And, yes, would going downtown by myself trigger old, bad feelings about all the times I used to go to gay bars alone 3 or 4 times a week back from '96 to '00 (truly "lost" years)??

So, yeah, a lot of emotional baggage involved here! :) But... It all ended up feeling very OK! :)

For one thing, working downtown now, I feel like the whole area's my "hood" since I'm there all the time. And the Austin City Limits Theater is right on my bus stop: I hopped on the bus right across the street from my apartment and got off 15 minutes later on Congress & 2nd, only a couple of blocks away from the theater. 2nd Street was filled with "regular" 30/40-something people in cafes, chatting and mingling on sidewalks. No "trendy goths" or "packs of snooty gay guys" making fun of people! I felt safe! :)

I got to the theater about a half-hour before the opening act and had plenty of time to wander around, checking the place, and the crowd, out. As with the people I observed on my walk TO the theater, a completely relaxed atmosphere inside it, too. Plenty of lounge areas and bars, where mainly late-20s-to-40s people were casually hanging out and chatting pre-show. Got a couple of cigs in outside both before and after the opening act, bought my T-shirt (pictured here), and then settled in with my plastic cup o' "Jack Daniels Tennessee Honey" for the Cat Power show! :)

I NEVER drink whiskey, but the whole atmosphere just felt relaxed like that: Like having a tiny cup o' whiskey to sip from for an hour-and-a-half! My mezzanine seats were perfect for it. (Yeah, "seats" plural! I never sold the extra ticket. Waste of $45, but giving me lots of relaxing breathing space!)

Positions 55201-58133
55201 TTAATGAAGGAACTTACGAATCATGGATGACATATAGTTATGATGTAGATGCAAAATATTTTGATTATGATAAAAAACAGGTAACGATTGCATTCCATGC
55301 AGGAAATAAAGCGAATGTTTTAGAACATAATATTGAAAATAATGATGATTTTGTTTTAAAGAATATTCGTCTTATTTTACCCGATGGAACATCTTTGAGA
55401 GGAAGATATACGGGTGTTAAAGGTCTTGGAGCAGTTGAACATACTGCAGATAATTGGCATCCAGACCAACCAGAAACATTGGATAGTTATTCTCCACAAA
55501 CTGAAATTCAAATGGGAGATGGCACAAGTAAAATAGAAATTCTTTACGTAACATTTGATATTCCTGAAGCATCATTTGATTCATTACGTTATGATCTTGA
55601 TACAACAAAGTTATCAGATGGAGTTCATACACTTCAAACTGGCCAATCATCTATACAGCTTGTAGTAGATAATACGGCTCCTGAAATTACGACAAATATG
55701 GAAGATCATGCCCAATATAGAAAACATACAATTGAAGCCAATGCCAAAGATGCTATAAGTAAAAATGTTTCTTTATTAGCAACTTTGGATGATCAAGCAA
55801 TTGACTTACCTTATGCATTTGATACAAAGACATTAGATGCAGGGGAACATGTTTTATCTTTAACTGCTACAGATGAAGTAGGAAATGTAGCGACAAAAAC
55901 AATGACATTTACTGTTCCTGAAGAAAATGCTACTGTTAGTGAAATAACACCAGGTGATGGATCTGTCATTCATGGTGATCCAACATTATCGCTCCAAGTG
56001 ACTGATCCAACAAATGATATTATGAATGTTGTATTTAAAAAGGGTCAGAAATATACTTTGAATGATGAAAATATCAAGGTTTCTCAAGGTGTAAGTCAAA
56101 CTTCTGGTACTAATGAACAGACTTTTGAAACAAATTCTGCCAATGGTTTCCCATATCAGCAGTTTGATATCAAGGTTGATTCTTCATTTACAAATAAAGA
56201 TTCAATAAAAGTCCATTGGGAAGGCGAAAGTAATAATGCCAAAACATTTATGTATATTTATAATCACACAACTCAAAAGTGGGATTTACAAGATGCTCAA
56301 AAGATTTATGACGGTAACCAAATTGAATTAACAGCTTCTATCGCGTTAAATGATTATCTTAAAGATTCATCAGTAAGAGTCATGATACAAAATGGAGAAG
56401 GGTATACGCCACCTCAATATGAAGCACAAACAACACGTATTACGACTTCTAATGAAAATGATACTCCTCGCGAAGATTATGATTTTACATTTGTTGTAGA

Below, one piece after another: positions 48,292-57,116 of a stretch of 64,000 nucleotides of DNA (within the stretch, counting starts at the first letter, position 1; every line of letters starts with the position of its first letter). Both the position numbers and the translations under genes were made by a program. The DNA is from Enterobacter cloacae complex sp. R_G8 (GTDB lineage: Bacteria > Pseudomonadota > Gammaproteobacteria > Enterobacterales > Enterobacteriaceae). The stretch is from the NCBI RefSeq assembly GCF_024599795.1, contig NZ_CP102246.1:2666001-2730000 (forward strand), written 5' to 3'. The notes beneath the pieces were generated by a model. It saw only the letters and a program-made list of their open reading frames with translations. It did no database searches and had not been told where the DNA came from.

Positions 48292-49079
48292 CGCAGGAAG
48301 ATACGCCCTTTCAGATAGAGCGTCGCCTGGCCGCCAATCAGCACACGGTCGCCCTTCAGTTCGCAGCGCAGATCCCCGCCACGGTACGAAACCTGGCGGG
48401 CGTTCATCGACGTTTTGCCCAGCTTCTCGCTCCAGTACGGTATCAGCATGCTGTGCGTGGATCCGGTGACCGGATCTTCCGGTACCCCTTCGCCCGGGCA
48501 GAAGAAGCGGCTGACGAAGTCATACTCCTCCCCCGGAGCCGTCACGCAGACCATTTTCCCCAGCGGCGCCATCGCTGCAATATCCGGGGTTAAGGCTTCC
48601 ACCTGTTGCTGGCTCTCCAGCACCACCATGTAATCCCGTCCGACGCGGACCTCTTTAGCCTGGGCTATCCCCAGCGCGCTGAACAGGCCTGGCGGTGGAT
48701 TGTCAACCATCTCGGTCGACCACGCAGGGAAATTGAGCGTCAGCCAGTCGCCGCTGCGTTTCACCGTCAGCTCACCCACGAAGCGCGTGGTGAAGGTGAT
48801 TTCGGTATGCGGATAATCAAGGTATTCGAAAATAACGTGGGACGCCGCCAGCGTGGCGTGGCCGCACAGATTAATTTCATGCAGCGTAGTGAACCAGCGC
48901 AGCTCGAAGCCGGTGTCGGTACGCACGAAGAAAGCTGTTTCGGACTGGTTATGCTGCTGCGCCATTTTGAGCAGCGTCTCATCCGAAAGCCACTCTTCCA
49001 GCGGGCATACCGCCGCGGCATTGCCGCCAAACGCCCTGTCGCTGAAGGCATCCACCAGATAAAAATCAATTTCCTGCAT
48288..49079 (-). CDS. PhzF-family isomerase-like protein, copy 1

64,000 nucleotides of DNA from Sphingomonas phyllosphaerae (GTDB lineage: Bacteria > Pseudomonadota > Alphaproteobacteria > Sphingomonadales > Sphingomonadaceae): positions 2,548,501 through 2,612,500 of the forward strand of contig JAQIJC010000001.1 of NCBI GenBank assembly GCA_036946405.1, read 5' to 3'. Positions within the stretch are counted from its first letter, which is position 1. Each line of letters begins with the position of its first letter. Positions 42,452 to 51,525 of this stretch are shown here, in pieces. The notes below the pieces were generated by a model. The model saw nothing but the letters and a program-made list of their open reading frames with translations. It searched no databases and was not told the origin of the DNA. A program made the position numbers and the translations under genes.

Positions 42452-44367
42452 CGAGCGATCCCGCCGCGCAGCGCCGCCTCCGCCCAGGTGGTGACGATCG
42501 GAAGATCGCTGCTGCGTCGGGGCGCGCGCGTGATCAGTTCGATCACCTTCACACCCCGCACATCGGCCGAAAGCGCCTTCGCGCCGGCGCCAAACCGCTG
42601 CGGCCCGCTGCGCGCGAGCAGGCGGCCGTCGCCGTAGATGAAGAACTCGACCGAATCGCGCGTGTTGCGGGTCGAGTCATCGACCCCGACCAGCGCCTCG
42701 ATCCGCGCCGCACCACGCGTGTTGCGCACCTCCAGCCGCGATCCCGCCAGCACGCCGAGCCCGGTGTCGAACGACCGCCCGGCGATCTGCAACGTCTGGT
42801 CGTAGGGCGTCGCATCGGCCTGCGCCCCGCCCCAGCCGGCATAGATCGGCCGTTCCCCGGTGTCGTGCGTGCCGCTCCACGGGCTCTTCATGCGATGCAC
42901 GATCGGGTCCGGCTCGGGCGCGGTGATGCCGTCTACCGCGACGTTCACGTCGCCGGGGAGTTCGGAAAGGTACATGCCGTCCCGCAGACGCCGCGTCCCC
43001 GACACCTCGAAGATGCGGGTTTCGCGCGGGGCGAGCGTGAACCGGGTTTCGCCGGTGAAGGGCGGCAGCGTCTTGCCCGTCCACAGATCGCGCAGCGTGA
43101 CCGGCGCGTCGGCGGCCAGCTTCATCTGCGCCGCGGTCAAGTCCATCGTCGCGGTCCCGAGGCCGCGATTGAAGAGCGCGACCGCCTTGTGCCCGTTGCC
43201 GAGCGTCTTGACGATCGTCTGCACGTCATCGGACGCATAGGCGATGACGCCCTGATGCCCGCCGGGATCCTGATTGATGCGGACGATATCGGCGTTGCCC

OH YEAH: The show ITSELF! Marshall's been known for having onstage breakdowns, so I was kind of nervous about THAT, too! (Especially since she'd cancelled her whole fall US tour for physical/mental health reasons, only in December announcing 6 US dates, including this Austin one.) No fear: She seemed as relaxed as I was. The majority of the 90-minute show consisted of songs from her latest "Sun" album (Cherokee, Sun, Ruin, 3-6-9, Manhattan, Nothin' But Time, Peace & Love) -- lucky for me, since I just "discovered" her in the past 8 or so months; of the 3 albums I have -- Moon Pix, The Greatest, and Sun -- I, by far, know "Sun" the best, though I love "Moon Pix" the best.

Despite liking being able to sit back and relax with my whiskey up in the mezzanine, I still envied the people down in standing-room-only on the floor. How I USED TO attend concerts! :) From experience, I know that the energy is much more intense down there: the rapt attention of the close bodies, the occasional eye contact with the idol on stage... I had a great view of the stage, but I also felt a bit removed from the vibe of the performance. I was clapping and tapping and bobbing my head, as I saw most of the people on the floor doing, but the people around me "upstairs" seemed to be mainly cool characters who didn't have any qualms about going to the bar/taking restroom breaks DURING the show. (Sacrilege!) There was also a cluster of slower, quieter songs in the middle of the show where I was embarrassed to be able to hear the crowd CHATTING AMONGST THEMSELVES rather than listening... (A Cat Power show isn't for the mere purpose of socializing, folks. Shut up and turn your mobile devices off!)

Chan spoke only a couple of times, both to say something along the lines of, "Thanks for fucking coming!" in a cute way, which got the crowd below pumped up, as did her throwing out a couple of T-shirts...

Going to see Cat Power didn't change my life or anything. But then...I'm 47. I'm pretty sure that that kind of soul-inspiration is more endemic to teens and 20-somethings, those still infused with the sapling's feeling "capable of everything because one had not yet tried anything," magnified by the proximity of their peers' similar positive energy and their mutual blind faith in their onstage idol...